Longhorns

Video, au­dio set­ups, cell­phone zones to be ready for sea­son.

Austin American-Statesman - - SPORTS - By Brian Davis bdavis@states­man.com

Ev­ery ath­letic di­rec­tor gets a boat­load of com­plaints ev­ery Mon­day af­ter home foot­ball games. Ei­ther the park­ing is too far away, the pop­corn was stale or there’s too many ads on the video board.

“The first year I got here, I be­gan get­ting com­plaints from peo­ple about the in­con­sis­tency of the sound sys­tem,” Texas men’s Ath­letic Di­rec­tor Mike Per­rin said.

The hulk­ing, 11-year-old video board in the south end zone at Royal-Memo­rial Sta­dium, once named Godzil­la­tron, is also show­ing its age. “It was great when it was new,” Per­rin said, “but it was time to make some changes.”

In a bid to im­prove the over­all fan ex­pe­ri­ence, UT of­fi­cials on Thurs­day an­nounced sweep­ing au­dio, vis­ual and tech­no­log­i­cal up­grades be­ing made in­side the sta­dium that will be ready for the 2017 sea­son.

New speak­ers, a new video board and a stronger cell­phone sig­nal? This sounds like sta­dium nir­vana. School of­fi­cials are pur­posely hop­ing they can un­der-prom­ise and over-de­liver, and they ad­mit the new up­grades will be tweaked through­out Sep­tem­ber. All in, Per­rin said the school spent $6 mil­lion.

“The younger peo­ple like to watch what’s go­ing on the field but also text each other dur­ing the game, or tak­ing self­ies in the stands,” Per­rin said. “The whole idea of con­nec­tiv­ity is so im­por­tant, so we felt like we had to up­grade that as well.”

The up­grade an­nounce­ment came one day af­ter the Amer­i­can-States­man re­ported that sea­son ticket sales are down slightly for the 2017 sea­son. UT of­fi­cials pri­vately hope that a bet­ter fan ex­pe­ri­ence with a bet­ter team will turn those num­bers around.

Austin-based Big House Sound over­saw the in­stal­la­tion of 384 speak­ers through­out the sta­dium, in­clud­ing 48 18-inch sub-woofers. The same com­pany just re­cently fin­ished a com­plete sound over­haul at Rice Sta­dium in Hous­ton.

As for what’s play­ing on the speak­ers on game day, that’s a Tom Her­man ques­tion. The new coach has been in­volved in choos­ing spe­cific playlists for pregame warmups and even cer­tain songs for spe­cific in-game mo­ments.

Some UT fans may need to brace them­selves. They may not hear Wil­lie Nel­son or Ge­orge Strait 45 min­utes to kick­off.

For­mer coach Char­lie Strong put speak­ers on the field in 2014 to blast hip-hop mu­sic, some­thing the play­ers loved. Mean­while, coun­try or pop mu­sic blared from the sta­dium speak­ers, thus cre­at­ing a mu­si­cal mess. Af­ter some fan com­plaints, those field speak­ers dis­ap­peared by mid­sea­son and Strong gave up the fight.

Her­man is tak­ing the mu­sic is­sue head on.

“For me, the big­gest thing in terms of be­ing in­volved in that is one, our play­ers,” Her­man said af­ter Thurs­day’s prac­tice. “What songs are we play­ing on third down? When we run down on kick­off, what are we show­ing on the video board? And the re­cruits. I want to make sure re­cruits have a great time at our games.”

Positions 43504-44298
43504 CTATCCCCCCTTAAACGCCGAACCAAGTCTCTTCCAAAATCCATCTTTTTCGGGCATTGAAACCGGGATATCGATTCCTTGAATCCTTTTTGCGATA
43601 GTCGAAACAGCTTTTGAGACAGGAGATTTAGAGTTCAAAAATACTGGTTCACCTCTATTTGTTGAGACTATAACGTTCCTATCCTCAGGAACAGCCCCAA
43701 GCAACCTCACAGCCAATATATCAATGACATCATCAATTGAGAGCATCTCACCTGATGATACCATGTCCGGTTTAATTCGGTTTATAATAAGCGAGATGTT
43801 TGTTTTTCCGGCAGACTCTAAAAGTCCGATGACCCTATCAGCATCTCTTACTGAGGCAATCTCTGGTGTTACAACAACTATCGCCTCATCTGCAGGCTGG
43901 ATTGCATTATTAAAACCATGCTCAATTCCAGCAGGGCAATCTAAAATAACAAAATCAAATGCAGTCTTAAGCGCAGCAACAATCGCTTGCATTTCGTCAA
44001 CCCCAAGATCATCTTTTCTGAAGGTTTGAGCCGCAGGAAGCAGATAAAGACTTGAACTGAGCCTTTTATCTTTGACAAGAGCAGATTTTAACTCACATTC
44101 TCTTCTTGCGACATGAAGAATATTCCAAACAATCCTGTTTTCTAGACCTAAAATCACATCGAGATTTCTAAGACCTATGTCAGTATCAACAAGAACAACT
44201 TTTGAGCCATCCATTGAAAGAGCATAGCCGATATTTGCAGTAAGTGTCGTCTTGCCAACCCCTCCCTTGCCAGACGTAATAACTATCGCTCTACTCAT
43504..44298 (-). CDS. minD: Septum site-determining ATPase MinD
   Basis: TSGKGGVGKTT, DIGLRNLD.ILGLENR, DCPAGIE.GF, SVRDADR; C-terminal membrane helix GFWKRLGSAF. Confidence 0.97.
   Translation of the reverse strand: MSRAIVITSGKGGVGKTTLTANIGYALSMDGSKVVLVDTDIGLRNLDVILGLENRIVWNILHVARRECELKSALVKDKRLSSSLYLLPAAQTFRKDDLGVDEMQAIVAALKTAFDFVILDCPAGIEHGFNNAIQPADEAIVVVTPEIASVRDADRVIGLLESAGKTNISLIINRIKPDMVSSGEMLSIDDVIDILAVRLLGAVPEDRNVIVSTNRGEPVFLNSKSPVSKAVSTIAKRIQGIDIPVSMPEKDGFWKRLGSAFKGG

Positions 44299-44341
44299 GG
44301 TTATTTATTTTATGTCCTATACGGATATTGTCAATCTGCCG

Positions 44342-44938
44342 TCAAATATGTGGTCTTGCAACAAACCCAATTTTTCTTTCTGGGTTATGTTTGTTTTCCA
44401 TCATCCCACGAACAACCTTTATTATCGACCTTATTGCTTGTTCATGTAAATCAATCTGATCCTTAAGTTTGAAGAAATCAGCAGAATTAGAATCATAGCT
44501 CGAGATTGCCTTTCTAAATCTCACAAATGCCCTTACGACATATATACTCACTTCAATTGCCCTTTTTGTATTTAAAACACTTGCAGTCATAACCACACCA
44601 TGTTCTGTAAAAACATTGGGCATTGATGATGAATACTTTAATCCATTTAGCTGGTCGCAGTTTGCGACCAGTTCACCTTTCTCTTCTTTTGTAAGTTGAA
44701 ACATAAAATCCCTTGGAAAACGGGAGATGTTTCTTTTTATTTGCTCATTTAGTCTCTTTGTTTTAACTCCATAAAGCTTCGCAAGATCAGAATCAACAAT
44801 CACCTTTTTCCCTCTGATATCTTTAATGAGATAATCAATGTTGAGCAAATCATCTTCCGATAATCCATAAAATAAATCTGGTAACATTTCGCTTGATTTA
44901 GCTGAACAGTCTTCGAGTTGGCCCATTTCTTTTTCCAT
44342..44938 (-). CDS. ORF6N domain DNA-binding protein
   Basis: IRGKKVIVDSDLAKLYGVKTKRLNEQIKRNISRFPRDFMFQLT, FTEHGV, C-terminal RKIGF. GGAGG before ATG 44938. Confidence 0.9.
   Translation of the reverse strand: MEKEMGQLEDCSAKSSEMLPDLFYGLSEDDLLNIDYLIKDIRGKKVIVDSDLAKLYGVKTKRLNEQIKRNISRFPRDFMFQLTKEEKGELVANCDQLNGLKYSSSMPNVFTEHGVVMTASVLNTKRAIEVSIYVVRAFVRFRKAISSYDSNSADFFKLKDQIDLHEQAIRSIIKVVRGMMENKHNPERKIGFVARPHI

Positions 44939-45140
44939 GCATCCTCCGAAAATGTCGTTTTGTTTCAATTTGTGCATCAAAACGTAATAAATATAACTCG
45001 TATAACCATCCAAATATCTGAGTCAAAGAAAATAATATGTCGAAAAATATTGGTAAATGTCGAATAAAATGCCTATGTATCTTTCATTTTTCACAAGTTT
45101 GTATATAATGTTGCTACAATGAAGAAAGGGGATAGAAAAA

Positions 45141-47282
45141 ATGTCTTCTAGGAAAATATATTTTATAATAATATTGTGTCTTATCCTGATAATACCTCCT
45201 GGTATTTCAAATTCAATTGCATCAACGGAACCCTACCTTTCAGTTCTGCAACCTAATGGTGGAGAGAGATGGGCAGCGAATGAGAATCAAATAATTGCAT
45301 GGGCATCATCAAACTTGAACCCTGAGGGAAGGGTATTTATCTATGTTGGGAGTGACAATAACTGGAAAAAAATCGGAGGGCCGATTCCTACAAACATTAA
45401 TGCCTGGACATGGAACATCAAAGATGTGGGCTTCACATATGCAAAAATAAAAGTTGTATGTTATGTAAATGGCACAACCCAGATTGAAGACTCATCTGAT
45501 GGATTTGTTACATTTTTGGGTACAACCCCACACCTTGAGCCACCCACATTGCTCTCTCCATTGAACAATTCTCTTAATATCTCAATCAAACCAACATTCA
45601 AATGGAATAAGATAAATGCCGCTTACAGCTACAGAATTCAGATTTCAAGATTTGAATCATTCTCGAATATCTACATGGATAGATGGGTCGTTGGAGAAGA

Per­rin said the type of mu­sic will vary based on how much time is left be­fore kick­off and whether or not the team is on the field. “Again, it’ll be col­lab­o­ra­tive,” he said.

UT changed the land­scape with a gi­gan­tic video board that cost $8 mil­lion in 2006. It mea­sured 134 feet long by 55 feet high. It was the largest in the world at the time, one that re­quired spe­cial parts to work at full ca­pac­ity.

Over time, tech­nol­ogy got bet­ter and Godzil­la­tron slowly be­came ob­so­lete. Now all new sta­di­ums have over­sized video boards. Just last sea­son, UT’s board flick­ered off and on at var­i­ous points or the col­ors would look out of whack.

Tech­nol­ogy com­pany ANC won the con­tract to in­stall a new video sys­tem that con­tains 14,000 square feet of LED tech­nol­ogy. Frankly, it looks like a gi­ant HD-qual­ity tele­vi­sion hang­ing over the south end zone. The new video board mea­sures 134.38 inches wide by 55.85 inches high, to­tal­ing 7,505 square feet. ANC of­fi­cials said the new board will be the fourth-largest in the NCAA.

Her­man’s cre­ative team will con­trol part of the mes­sag­ing that’s shown on the new video board, school of­fi­cials said.

ANC also in­stalled 770 feet of rib­bon board that runs down the east and west fa­cade, the sta­dium tun­nels and end zones. Those rib­bon boards can show ad­ver­tise­ments, out-of-town scores or other per­ti­nent fan in­for­ma­tion.

UT of­fi­cials worked with cam­pus wire­less in­fra­struc­ture provider Crown Cas­tle to im­prove cell­phone zones within Royal-Memo­rial Sta­dium. Pre­vi­ously, there were 12 iden­ti­fied zones where fans had strong LTE cell cov­er­age. Now there are 28, Per­rin said.

Mul­ti­ple car­ri­ers, like AT&T and Ver­i­zon, con­trib­uted to the tech­nol­ogy up­grades; UT did not spend a dime, of­fi­cials said. The school re­fused to say whether cer­tain car­ri­ers have bet­ter cov­er­age than oth­ers go­ing for­ward.

“I think both the sound and the con­nec­tiv­ity are go­ing to re­quire a lit­tle give-and-take over a few games,” Per­rin said. “They’re go­ing to vary de­pend­ing on where peo­ple are seated and how much they’re try­ing to use mo­bile de­vices and what the band­width are at dif­fer­ent times.”

Of course, the prod­uct on the field mat­ters, too.

“Hope­fully ev­ery­body that en­ters the sta­dium will have a good time when they leave,” Her­man said. “And you know, the fan ex­pe­ri­ence is a lot bet­ter when you win.”

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